And it has turned out to be a great blessing.

Question: What was personally meeting the members like?

We had a great experience with the members. In going to see the different communities, we learned a lot about the different situations that the members are facing, as a church, in different countries -- for example the legal battle they are fighting in Thailand, trying to secure their human rights and religious freedom. The persecution members have to encounter -- for example, one sister in Laos. Those kinds of things which you see on the ground, we see when visiting the churches in the field. We sleep in those churches; we don't stay in a hotel where you are distant from the ground. We want to see the ground, we want to see how the members are living. We go to visit families, which helps give us a picture of where the church is at in a given country.

I know that in a day or two we cannot do all that, but we do what we can do to the best of our ability. We can visit the homes of ordinary members and we can feel the spirit and energy of the churches.

Doing those kinds of things is wonderful, because we can see True Parents' incredible foundation all over the world. It's a humbling experience. At the same time, you want to offer more glory to True Parents, you want to help those churches. But there are some basic things that any church that wants to grow has to do. Because we have done those basics in Korea, taken the primary steps, we are able to share those ideas with the national churches.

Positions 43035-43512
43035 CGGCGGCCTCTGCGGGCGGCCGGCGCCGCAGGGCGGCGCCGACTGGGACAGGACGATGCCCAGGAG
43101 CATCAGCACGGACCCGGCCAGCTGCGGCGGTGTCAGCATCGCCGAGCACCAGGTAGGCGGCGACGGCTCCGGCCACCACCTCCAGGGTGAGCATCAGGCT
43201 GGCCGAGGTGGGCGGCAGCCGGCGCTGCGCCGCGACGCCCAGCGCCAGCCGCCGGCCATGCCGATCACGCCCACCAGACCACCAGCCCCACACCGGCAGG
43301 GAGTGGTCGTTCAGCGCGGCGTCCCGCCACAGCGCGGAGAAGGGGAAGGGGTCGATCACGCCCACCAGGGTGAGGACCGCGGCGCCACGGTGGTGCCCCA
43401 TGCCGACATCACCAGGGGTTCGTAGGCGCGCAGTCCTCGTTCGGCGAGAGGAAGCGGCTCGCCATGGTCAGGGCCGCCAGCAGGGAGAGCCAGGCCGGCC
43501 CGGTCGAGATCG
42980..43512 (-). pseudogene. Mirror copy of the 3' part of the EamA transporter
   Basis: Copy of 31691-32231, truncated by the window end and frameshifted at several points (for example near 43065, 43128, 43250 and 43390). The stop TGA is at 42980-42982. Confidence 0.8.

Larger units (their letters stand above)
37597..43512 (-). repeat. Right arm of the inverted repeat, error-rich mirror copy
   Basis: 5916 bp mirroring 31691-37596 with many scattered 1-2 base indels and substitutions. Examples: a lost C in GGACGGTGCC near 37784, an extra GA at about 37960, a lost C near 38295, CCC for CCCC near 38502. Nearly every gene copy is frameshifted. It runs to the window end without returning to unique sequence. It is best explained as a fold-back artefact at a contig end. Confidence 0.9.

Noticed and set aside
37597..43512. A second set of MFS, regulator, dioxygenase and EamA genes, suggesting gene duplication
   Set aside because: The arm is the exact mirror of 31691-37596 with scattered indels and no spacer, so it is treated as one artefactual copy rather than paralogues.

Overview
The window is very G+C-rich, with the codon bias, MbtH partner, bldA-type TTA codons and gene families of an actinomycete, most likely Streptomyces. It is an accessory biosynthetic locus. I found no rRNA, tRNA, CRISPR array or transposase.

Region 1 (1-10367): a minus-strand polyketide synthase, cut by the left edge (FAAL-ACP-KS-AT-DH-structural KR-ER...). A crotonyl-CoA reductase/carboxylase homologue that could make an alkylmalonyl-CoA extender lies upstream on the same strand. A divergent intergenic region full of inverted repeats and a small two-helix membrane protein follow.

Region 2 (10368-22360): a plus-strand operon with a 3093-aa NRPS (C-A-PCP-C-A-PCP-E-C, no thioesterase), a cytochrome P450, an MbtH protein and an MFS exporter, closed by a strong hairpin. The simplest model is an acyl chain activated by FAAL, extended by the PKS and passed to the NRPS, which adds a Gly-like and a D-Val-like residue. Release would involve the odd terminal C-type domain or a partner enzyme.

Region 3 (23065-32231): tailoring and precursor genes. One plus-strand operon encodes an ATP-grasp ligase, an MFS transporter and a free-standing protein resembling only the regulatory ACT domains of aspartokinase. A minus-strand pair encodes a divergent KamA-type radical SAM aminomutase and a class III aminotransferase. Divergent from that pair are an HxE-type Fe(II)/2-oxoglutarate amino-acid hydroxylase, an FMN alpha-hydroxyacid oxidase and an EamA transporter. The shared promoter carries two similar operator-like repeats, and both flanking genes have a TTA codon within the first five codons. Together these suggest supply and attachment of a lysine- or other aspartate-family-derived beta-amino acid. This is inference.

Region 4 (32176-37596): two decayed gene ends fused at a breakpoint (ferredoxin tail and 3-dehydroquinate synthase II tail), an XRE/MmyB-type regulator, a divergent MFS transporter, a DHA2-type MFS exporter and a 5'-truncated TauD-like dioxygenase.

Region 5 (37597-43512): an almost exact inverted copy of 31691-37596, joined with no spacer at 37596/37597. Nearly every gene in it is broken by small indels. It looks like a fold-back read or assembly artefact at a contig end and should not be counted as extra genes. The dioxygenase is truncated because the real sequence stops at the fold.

Question: It seems the work you have been doing here in Korea is helping you in your work as international president.

Its a huge help, absolutely. As one of the leaders said, "If Korea is not successful, it is difficult for our nation to be successful, because Korea is our fatherland. If Korea is successful, we can easily fight for our human rights and religious freedom." The Korean government acknowledges us. Members in other countries see our being acknowledged in Korea (as one of the big eight or nine religions) as directly benefitting their national churches. They are praying very much for the success of the Korean church, not only because Korea is the fatherland, but because it gives them spiritual strength to fight and to stand up for their faith. That was very inspiring.

Question: You've recently mentioned winning and losing models.

Yes. For example, one of the national leaders said they were going to spread out more, open up more churches or centers. The general idea was to increase from twelve to twenty-four to forty, etcetera, nationwide.

But whenever we see someone presenting that model, we know it is likely to fail. We have learned that in order to create a successful organization, you have to create a successful model first. After that, you can duplicate. You cannot duplicate based only on a conceptual approach. If you try to duplicate too quickly, you will have far too many operating costs, without enough knowledge of the on-the-ground operation. That's how businesses, or churches even, lose their financial strength. They sap their strength by spending too much at the beginning, trying to go national at the outset.